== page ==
Use this URL to cite or link to this record in EThOS: http://ethos.bl.uk/OrderDetails.do?uin=uk.bl.ethos.569950
Title: Integrating green into business strategies and operations : compatibility analysis and syncretistic perspective
Author: Martinez, Fabien
Awarding Body: Cardiff University
Current Institution: Cardiff University
Date of Award: 2013
Availability of Full Text:
Access through EThOS:
Access through Institution:
Abstract:
The embracing of environmental responsibility by for-profit organisations is a latent concern for contemporary social scientists and management scholars. The Organisation for Economic and Co-operative Development recently published alarming predictions about the impact of human (and especially business) activities on the environment. Both management theorists and business practitioners failed to create the premise for, and inform the direction to, environmental sustainable development – although their interest in raising this challenge has significantly grown throughout the last decade. A number of Environmental corporate Social Responsibility (ESR) theorists are calling for a paradigm in which ethical or moral concerns are reintegrated in the practice of management. A more holistic and integrative perspective on corporate environmental and economic sustainability, it is argued, would generate improvements in the practice of ESR. Such a perspective is currently lacking; partly owing to the allegiance of theorists to atomistic and ‘outmoded’ ways of thinking. This thesis articulates a framework for ESR which prescribes the integration of environmental concerns in the day-to-day culture, processes and activities of a firm. Existing research suggests that the construct of a holistic and comprehensive view of ESR integration requires considerations both of business imperatives and of individuals’ cognitions. A compatibility framework is discussed, through which the operational and normative drivers for ESR integration are integrated. Four scenarios of compatibility are proposed: trade-off, ambidexterity, synergy and symbiosis. The theoretical discussion extends to the consideration of ESR integration as a managerial challenge whereby individual agents of management endeavour to balance objective rationale with subjective morale/ethics in the quest for a considerate environmental response. To examine this challenge, the present study suggests a new direction for theory based on the concept of syncretism – a perspective which received little attention outside the fields of culture and religion. The syncretistic framework is the main contribution of this thesis; it advocates the reconciliation of economic imperatives and environmental concerns via the reintegration of corporate objective (or systemic) and subjective (or constructionist) contingencies. To develop/refine the theoretical propositions, the thesis provides empirical evidence from thirty-seven interviews with business consultants and managers in a UK Brewery. The managers were interviewed more than once. The findings indicate that systemic pressures are often put forward as constraints to ESR integration; whether this translates into shareholders disapproval, economic instability, market volatility, etc. They tend to impinge on the normative engagement of business practitioners and provoke an incapacity or reluctance to change, understand, learn and lead towards syncretistic reconciliation. The analysis portrays the UK Brewery as an environmentally proactive, multi-level responsive company. Drawing upon the syncretistic framework, the firm’s proactive approach is argued to be impeded by a number of systemic factors. The syncretistic and compatibility frameworks, it is alleged, provide substance to the creation of a holistic theory of ESR integration for understanding the specific, and broader, causal mechanisms that are at play. KEY WORDS: corporate environmental responsibility, syncretism, sustainability, strategy management, business performance.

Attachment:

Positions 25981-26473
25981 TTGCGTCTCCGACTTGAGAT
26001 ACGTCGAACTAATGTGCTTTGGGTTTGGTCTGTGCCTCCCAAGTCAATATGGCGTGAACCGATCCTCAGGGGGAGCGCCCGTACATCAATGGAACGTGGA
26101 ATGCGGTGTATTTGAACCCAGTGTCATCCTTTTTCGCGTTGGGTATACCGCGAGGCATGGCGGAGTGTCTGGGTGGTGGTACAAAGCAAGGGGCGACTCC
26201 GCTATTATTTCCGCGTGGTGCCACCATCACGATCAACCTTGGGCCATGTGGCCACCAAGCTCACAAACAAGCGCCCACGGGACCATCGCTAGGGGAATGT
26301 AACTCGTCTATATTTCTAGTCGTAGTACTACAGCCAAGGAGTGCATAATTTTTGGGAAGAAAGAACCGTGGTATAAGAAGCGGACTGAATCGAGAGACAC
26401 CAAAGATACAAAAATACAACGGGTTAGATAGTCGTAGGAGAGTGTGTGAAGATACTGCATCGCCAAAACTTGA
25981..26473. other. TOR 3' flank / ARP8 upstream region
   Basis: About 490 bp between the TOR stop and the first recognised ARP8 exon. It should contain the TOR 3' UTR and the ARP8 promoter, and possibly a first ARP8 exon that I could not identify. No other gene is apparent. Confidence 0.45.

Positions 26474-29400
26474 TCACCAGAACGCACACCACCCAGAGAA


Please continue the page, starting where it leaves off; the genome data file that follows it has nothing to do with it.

Supervisor: Not available Sponsor: Not available
Qualification Name: Thesis (Ph.D.) Qualification Level: Doctoral
EThOS ID: uk.bl.ethos.569950  DOI: Not available
Keywords: H Social Sciences (General)
Share: